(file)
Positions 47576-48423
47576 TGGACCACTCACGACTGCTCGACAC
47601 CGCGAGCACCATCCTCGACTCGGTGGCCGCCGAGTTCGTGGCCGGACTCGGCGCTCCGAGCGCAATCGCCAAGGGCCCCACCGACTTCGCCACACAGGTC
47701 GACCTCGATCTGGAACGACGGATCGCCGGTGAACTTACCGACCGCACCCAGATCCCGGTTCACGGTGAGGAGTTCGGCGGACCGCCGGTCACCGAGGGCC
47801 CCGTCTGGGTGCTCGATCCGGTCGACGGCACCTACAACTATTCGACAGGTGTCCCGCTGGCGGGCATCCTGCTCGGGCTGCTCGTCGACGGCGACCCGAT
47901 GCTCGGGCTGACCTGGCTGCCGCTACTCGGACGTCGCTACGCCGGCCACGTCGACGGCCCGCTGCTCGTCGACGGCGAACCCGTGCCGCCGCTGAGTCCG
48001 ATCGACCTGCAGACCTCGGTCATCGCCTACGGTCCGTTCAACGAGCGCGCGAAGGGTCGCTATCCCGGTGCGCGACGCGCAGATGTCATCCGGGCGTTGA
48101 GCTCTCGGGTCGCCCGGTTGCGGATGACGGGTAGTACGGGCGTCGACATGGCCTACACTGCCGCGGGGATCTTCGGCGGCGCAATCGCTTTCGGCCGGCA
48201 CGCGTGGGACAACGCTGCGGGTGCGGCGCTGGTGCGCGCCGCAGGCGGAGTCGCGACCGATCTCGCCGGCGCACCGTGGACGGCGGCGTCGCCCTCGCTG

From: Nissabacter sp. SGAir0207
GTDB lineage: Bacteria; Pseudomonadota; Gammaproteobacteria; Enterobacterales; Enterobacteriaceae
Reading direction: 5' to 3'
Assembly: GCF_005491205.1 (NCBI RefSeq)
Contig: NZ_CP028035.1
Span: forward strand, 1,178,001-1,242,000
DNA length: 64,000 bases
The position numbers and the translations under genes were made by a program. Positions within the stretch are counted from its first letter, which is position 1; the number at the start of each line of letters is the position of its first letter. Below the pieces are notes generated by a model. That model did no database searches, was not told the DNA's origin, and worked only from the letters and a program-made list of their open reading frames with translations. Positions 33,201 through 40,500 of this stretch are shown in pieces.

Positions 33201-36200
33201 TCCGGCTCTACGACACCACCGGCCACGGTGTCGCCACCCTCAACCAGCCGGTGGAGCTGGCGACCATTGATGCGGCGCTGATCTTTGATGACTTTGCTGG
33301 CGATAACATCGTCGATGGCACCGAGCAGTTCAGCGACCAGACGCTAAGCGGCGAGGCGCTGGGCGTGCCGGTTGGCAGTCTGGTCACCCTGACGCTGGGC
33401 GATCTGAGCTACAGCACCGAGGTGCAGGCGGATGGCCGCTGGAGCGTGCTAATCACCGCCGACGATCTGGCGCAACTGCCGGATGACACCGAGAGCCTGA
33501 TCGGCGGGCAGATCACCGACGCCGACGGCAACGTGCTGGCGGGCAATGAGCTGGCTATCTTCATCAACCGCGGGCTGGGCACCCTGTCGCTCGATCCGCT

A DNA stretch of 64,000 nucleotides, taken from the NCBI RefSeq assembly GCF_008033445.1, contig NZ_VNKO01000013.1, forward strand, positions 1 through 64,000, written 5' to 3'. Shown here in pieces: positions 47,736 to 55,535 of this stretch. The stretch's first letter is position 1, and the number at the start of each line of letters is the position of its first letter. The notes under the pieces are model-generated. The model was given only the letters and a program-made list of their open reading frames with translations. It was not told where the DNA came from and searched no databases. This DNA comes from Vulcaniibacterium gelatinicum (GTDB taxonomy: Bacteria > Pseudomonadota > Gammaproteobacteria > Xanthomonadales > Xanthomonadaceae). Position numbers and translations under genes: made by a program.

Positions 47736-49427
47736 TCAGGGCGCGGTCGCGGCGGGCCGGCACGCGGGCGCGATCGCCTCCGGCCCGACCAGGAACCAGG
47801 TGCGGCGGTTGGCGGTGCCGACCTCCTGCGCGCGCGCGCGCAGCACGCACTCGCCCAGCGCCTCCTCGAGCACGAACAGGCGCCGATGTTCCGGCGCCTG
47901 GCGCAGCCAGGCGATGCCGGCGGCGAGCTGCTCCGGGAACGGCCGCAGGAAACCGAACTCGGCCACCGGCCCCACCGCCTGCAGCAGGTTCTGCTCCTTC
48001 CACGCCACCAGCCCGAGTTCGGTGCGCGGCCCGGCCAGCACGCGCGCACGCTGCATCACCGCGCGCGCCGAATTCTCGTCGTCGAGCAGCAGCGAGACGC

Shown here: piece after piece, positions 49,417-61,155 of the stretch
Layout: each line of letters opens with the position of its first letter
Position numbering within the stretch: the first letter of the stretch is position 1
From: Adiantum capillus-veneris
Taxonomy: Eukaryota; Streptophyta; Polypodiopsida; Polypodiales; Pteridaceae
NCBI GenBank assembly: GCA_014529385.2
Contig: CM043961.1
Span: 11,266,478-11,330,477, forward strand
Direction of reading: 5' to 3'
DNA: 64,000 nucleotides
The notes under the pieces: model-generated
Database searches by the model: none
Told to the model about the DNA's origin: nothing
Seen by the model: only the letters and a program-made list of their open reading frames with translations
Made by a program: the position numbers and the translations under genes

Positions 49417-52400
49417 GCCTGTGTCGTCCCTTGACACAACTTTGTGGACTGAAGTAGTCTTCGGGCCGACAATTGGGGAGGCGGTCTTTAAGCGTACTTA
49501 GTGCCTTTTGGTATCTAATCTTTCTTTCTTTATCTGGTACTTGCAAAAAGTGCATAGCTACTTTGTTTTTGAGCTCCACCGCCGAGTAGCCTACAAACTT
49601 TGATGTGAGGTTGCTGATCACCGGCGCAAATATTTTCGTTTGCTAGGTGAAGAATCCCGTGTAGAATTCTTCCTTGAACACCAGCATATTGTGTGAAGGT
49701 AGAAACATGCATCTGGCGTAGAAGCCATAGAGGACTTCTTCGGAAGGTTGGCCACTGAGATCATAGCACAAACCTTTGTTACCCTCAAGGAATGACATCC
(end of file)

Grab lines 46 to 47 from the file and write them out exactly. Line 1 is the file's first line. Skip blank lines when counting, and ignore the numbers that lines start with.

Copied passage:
49501 GTGCCTTTTGGTATCTAATCTTTCTTTCTTTATCTGGTACTTGCAAAAAGTGCATAGCTACTTTGTTTTTGAGCTCCACCGCCGAGTAGCCTACAAACTT
49601 TGATGTGAGGTTGCTGATCACCGGCGCAAATATTTTCGTTTGCTAGGTGAAGAATCCCGTGTAGAATTCTTCCTTGAACACCAGCATATTGTGTGAAGGT